A leading architect has been ordered to demolish his award-winning home despite being granted permission for the project five years ago.
Amin Taha was granted permission in 2013 to transform the 1950s building in east London’s trendy Clerkenwell into a plush six-storey office and apartment block.
Situated on the site of an 11th century Norman Abbey and in the shadow of the Grade I-listed St James Church, the property comprises a two-storey office and eight flats, including a penthouse from him and his family.
But Mr Taha, who recently became a father, has now been ordered to demolish the property by Islington councillors who said they were ‘extremely upset’ with the ‘horrible’ building.
Amin Taha was granted permission in 2013 to transform the 1950s building in east London ‘s trendy Clerkenwell into a plush six-storey office and apartment block
Born in Berlin to Iraqi and Sudanese parents, Mr Taha moved to Southend-on-Sea aged seven and went on to study at the University of Edinburgh.
He bought the original 1950s property some seven years ago before he was granted permission to knock it down and built in its place the six-storey limestone structure.
Mr Taha is waged in a bitter war with Islington Council
Hailed an ‘architectural triumph’ by the Royal Institute of British Architects (RIBA), the £4.65million project has won two awards.
But he is now waged in a bitter war with councillors who have served an enforcement notice.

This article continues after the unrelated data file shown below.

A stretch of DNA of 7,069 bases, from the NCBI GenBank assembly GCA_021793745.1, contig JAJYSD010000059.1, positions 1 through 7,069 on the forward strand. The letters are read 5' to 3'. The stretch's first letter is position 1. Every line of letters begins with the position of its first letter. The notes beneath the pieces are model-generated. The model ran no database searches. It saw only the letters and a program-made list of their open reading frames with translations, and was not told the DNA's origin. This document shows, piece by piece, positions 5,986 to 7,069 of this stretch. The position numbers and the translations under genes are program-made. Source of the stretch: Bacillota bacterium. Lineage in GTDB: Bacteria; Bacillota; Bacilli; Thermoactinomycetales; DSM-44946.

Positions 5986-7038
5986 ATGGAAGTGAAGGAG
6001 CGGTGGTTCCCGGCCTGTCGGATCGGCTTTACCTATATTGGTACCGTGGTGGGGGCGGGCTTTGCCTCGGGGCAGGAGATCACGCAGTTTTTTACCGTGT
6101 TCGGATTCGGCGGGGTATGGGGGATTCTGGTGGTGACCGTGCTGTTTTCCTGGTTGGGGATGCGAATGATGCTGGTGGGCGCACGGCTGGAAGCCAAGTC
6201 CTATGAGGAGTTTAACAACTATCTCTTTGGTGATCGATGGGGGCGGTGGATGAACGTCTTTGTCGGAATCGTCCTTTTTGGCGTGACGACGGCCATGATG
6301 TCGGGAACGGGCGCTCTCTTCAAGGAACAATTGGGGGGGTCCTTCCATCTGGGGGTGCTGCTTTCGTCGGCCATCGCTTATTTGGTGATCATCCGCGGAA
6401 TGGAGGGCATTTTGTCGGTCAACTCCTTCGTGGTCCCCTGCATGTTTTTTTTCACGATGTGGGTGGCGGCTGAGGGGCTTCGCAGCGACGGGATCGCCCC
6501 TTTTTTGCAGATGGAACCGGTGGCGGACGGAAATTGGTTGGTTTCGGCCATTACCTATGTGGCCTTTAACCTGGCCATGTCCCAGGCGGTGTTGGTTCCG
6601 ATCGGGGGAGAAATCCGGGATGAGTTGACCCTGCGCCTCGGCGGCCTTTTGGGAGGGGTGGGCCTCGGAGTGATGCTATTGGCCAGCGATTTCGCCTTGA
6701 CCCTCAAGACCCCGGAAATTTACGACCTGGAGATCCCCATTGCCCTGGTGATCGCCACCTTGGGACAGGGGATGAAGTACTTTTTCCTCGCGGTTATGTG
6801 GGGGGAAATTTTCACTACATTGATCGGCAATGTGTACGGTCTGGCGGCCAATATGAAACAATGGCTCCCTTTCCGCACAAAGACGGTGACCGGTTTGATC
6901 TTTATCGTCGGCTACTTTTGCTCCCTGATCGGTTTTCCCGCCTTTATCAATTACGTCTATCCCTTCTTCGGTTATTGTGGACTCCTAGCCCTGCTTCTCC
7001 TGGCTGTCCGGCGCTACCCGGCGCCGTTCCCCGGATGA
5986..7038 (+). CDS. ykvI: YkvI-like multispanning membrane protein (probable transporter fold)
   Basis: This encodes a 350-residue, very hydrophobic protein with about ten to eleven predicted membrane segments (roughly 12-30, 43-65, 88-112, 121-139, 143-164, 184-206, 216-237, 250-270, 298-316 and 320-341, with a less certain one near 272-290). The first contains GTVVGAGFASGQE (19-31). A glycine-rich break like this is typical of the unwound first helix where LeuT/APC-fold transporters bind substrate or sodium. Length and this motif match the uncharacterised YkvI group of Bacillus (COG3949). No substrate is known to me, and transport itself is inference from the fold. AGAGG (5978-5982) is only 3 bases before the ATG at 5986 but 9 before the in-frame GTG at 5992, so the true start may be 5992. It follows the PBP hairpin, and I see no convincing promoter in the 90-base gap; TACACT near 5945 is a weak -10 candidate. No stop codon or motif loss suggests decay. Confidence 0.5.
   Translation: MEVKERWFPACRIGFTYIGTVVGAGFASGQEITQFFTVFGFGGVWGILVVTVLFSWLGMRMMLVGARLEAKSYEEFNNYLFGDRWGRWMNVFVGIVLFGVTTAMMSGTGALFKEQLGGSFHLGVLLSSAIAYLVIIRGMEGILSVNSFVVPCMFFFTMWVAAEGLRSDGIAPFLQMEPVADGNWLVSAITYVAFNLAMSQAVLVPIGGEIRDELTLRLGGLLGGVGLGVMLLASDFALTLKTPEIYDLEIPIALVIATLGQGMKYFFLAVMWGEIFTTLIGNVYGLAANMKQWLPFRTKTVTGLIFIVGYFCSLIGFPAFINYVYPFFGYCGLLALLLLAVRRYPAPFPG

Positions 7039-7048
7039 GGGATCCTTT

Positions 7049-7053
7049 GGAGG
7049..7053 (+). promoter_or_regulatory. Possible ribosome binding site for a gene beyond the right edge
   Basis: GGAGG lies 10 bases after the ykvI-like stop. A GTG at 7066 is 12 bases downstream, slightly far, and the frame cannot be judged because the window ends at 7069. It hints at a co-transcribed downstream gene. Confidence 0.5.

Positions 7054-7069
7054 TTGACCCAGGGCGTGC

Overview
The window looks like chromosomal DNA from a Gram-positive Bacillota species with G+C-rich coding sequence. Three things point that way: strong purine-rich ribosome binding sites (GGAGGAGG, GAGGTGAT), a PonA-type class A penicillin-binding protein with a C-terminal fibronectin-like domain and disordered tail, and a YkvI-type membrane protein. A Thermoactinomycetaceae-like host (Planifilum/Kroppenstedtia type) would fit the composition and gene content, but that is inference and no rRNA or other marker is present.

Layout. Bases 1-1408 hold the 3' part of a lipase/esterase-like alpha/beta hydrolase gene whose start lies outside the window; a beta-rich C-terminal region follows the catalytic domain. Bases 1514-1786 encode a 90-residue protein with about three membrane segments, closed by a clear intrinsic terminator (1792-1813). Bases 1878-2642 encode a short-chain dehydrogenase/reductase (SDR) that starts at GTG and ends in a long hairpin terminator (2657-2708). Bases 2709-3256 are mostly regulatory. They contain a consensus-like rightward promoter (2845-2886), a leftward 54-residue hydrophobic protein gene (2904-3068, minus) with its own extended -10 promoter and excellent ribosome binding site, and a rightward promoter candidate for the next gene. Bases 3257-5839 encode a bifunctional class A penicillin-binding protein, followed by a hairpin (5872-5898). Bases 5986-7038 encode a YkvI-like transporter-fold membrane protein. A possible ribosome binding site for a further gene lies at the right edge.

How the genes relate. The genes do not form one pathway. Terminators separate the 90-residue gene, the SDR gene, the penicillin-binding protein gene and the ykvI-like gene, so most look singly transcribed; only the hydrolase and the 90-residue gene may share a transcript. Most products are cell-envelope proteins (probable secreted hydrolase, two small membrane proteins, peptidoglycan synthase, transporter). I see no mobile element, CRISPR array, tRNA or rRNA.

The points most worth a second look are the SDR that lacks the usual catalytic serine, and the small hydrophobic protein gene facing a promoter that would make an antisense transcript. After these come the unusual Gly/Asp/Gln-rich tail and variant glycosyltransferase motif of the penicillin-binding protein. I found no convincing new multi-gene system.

Councillor Martin Klute, vice-chairman of Islington’s planning committee, said at a meeting in June last year: ‘The problem he’s got is that the building looks nothing like the approved drawings, and the stonework on the front actually protrudes beyond the building line. It’s not within the boundaries he applied for.
‘And the building is actually a storey-and-a-half higher than the drawings showed.
‘We are extremely upset he’s built it higher than what he’d made it look like. It’s extraordinary.
‘The building just looks so unlike the drawings the council got. It’s hard to believe how it could be built like that. Design is a matter of taste but I’ve not met anyone who has said it’s an appropriate design next to a grade I-listed church. The building is awful.’
Mr Taha bought the original 1950s property some seven years ago before he was granted permission to knock it down and built in its place the six-storey limestone structure
An Islington Council spokesperson said: ‘After an investigation, the council has come to the view that the building at 15 Clerkenwell Close does not reflect the building that was granted planning permission and conservation area consent in 2013.
‘In the council’s view, the existing building does not benefit from planning permission, and the council issued an enforcement notice on 26 February 2018, to take effect on 9 April 2018.
‘The owners of the site appealed that enforcement notice on 6 April 2018, and the case will now be handled by the Planning Inspectorate.’